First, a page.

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Non-violent protesters deserve the spotlight over angry, destructive rioters | READER COMMENTARY

People including Kevin Antlitz, an Anglican priest, left, take a knee during a protest of the visit of President Donald Trump to the Saint John Paul II National Shrine, Tuesday, June 2, 2020, in Washington. Many demonstrators present said they were dismayed when Trump staged a visit to the historic St. John's Church across from the White House and held up a Bible after authorities had cleared the area of peaceful protesters. Protests continue over the death of George Floyd, who died after being restrained by Minneapolis police officers. (AP Photo/Jacquelyn Martin)
People including Kevin Antlitz, an Anglican priest, left, take a knee during a protest of the visit of President Donald Trump to the Saint John Paul II National Shrine, Tuesday, June 2, 2020, in Washington. Many demonstrators present said they were dismayed when Trump staged a visit to the historic St. John's Church across from the White House and held up a Bible after authorities had cleared the area of peaceful protesters. Protests continue over the death of George Floyd, who died after being restrained by Minneapolis police officers. (AP Photo/Jacquelyn Martin) (Jacquelyn Martin/AP)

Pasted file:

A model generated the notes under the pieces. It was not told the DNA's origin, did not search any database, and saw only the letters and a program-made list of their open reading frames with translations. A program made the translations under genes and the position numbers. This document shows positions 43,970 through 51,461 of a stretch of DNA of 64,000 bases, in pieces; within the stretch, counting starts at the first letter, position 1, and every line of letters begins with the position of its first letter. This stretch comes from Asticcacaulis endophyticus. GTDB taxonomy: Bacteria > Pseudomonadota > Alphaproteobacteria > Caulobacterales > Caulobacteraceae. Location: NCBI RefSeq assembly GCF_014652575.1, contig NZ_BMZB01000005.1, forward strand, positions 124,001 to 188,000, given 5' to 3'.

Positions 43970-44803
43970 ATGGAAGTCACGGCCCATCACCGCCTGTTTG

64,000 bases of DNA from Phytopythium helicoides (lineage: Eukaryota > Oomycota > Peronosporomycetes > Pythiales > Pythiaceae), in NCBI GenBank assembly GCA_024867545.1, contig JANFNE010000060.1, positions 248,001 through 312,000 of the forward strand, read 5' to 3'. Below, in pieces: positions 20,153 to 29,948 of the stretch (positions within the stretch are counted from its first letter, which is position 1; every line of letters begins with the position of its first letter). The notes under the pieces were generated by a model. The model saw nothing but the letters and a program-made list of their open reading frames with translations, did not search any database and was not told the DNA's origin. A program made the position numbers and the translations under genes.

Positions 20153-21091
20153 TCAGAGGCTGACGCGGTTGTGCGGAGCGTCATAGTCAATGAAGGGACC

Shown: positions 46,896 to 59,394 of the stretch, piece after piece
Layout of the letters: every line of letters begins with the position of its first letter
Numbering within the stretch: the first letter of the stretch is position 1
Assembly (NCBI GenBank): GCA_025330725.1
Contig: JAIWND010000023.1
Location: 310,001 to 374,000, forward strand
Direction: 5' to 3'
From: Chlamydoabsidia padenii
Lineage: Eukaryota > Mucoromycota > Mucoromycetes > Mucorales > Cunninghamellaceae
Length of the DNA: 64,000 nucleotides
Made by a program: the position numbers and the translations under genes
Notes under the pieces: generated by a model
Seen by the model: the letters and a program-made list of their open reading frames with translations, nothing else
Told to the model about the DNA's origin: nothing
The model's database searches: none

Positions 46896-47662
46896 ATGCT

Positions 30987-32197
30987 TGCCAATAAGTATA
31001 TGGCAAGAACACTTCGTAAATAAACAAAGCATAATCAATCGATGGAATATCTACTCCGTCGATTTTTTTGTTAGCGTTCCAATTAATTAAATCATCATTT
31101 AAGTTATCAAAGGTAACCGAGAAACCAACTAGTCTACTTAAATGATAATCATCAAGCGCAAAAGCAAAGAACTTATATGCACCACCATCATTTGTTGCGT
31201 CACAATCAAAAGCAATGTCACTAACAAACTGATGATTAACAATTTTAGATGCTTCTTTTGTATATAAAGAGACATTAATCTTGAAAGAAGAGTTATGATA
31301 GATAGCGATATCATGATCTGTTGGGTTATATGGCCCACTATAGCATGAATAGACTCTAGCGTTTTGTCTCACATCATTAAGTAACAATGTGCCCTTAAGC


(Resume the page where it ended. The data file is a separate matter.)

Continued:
On Monday, June 1, Democratic strategist Michael Starr Hopkins made a comment on C-SPAN about people in the streets as a result of the criminal death of George Floyd. He stated that they are protesters and rioters.

These two groups are both angry as a consequence of long standing, deep seated injustices. Some are decades long for the living while other injustices have been experienced for centuries by blacks in America. They, and others who have at least some level of empathy, have a justified claim to be mad as hell and shout “something is wrong here!” However, there is a huge difference between peacefully demonstrating and the looting or burning of buildings. Sadly, more often than not, violence takes the headlines.

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Nonviolence can make a difference (“US cities erupt in more violence amid threats from President Trump to ‘dominate the streets,'” June 2). Gandhi lead India to freedom with using nonviolence resistance as his main focus. The words of a great American, Dr. Martin Luther King, are not just meant to be heard on the third Monday of each January. He said, “Nonviolence is a powerful and just weapon which cuts without wounding and ennobles the man who wields it.”

David C. Hill, Baltimore

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